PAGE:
Too many exams and increasing pressure on results are blamed for causing mental health and self-esteem issues in British schools according to a recent survey. In Britain, children as young as four and five are being tested on phonics when most European countries haven’t even started formal schooling! So why is there a need for constant testing in England?
Tests, exams and coursework have been used to measure progress for decades however according to The NUT’s report, constant testing is being blamed for a higher number of pupils developing anorexia, mental health issues and a rise in self-harm cases. The NUT report asked 8,000 teachers about the impact that exams had on their pupils, and the findings showed unprecedented levels of school related anxiety among primary and secondary students.
Lucy Russell from Young Minds said the findings were “very concerning as they show that both pupils and teachers are under a lot of pressure to achieve results in a pressure cooker, exam factory environment”. The report displayed that with such a focus on results and league tables, pupil-teacher relationships are being damaged, with one junior school teacher saying “I am in danger of seeing them more in terms of what colour they are in my ‘pupils list’ rather than seeing them as individuals, for example are they red (below expectation), green (above expectation) or purple (pupils premium)”.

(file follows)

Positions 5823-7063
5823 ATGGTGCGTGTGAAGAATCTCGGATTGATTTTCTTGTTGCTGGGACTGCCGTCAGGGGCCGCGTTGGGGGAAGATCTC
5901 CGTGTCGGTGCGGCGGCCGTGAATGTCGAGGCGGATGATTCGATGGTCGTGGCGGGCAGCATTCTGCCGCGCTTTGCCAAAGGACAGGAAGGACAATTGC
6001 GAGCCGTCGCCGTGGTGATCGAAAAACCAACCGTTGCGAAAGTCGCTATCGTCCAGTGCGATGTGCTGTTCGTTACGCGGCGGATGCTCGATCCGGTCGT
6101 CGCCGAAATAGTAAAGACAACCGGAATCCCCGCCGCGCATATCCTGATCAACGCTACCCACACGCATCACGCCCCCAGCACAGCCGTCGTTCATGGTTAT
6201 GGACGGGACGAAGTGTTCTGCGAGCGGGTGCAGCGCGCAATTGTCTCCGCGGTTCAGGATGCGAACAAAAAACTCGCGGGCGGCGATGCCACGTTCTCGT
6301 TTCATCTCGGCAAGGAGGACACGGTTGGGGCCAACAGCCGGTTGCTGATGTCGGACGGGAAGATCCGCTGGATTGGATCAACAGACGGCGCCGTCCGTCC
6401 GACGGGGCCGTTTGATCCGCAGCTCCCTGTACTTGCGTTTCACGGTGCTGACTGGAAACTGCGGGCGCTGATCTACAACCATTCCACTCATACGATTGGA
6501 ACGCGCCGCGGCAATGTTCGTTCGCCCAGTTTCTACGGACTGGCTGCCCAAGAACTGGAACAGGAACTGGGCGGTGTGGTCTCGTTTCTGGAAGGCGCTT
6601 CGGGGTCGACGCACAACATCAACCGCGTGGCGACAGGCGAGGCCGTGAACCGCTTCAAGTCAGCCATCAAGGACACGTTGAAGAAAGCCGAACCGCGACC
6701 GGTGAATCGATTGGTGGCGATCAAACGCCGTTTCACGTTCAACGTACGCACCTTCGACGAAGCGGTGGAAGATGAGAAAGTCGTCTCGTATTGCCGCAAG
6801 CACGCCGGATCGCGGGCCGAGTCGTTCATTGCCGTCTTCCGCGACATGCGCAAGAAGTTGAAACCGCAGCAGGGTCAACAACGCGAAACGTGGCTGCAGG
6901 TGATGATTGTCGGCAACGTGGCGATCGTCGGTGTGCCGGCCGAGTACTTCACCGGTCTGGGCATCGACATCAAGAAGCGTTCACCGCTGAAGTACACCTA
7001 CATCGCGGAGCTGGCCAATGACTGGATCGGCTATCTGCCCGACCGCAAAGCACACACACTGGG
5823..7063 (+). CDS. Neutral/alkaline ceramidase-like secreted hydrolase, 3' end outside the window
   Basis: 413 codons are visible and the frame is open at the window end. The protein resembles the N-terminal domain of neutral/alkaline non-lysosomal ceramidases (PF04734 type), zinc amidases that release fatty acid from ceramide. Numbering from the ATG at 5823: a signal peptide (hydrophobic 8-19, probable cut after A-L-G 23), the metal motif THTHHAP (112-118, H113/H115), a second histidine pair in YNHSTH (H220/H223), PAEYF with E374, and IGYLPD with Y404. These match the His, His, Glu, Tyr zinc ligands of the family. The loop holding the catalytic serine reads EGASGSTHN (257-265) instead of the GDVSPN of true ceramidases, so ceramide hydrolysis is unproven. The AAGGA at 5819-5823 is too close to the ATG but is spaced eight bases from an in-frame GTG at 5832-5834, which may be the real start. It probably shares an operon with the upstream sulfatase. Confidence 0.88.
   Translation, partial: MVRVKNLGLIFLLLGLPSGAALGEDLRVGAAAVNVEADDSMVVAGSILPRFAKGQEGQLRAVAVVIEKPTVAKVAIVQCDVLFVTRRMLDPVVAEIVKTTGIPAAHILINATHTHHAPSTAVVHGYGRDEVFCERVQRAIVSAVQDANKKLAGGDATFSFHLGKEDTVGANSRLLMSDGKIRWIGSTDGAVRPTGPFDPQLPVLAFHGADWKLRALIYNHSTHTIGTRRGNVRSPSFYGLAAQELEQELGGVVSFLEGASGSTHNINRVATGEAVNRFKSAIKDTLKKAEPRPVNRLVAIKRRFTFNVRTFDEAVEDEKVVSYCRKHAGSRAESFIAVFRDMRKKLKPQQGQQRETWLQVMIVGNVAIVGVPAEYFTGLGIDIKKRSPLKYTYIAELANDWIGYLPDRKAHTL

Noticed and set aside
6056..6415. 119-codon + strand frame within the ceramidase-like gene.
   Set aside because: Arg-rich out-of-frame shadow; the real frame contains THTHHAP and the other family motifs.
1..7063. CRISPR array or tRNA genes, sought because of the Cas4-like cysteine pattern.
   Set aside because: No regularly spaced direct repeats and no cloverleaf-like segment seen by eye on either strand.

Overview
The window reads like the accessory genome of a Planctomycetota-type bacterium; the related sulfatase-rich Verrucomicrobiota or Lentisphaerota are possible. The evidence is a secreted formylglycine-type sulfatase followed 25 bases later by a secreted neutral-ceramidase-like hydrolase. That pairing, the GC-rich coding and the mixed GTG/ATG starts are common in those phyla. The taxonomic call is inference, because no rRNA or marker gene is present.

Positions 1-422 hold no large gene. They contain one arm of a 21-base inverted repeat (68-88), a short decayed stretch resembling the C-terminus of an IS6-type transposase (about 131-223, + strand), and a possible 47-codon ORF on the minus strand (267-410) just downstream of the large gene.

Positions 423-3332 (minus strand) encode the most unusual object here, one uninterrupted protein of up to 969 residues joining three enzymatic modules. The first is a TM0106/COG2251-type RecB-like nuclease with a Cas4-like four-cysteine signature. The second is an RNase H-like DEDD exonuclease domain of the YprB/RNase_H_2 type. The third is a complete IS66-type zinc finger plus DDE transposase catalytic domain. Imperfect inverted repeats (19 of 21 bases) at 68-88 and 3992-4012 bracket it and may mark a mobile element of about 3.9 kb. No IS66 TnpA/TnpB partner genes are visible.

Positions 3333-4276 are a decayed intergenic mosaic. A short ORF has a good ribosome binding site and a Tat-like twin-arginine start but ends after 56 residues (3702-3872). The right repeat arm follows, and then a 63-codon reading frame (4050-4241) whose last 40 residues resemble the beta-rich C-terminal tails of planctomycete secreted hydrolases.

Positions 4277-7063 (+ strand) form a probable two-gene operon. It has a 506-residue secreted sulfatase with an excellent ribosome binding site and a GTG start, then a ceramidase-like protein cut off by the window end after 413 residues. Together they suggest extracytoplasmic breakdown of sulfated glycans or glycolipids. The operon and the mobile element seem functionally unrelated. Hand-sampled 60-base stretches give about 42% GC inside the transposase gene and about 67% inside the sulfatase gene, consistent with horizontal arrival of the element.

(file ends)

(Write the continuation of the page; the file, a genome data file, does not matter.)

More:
76% of primary teachers and 94% of secondary teachers who responded to the NUT survey agreed that pupils were affected by stress-related conditions during exam periods. One teacher said “you just see them sat there, a 10-or-11-year old kid in complete meltdown”.
Mr Courtney continued to say that “the whole culture of a school has become geared towards meeting government targets and Ofsted expectations. As this report shows schools are on the verge of becoming exam factories”. With the increasing amount of exams and testing in school, teachers are now ‘teaching the test’ rather than providing a broader education. Kevin Courtney, Deputy General Secretary of the NUT stated “teachers at the sharp end are saying this loud and clear, if it isn’t relevant to a test then it should not be seen as a priority”. So are tests and exams limiting children’s learning?
A Department for Education spokesman has however backed the focus on exams and testing stating that “Part of our commitment to social justice is the determination to ensure everybody is given an education that allows them to realise their potential”. The same spokesman also said that “young children can have the best grades possible but if they can’t cope or deal with the harsh realities of modern life [referring to stress induced by exams] then the education system is failing them”.
But should children be shown these realities so young or, will failure just lead to demotivation in students? Does the stress being put on such young shoulders really lead to mental health issues and self-harming? If exams have the potential to damage the next generation what is the answer? What do you think? Have your say…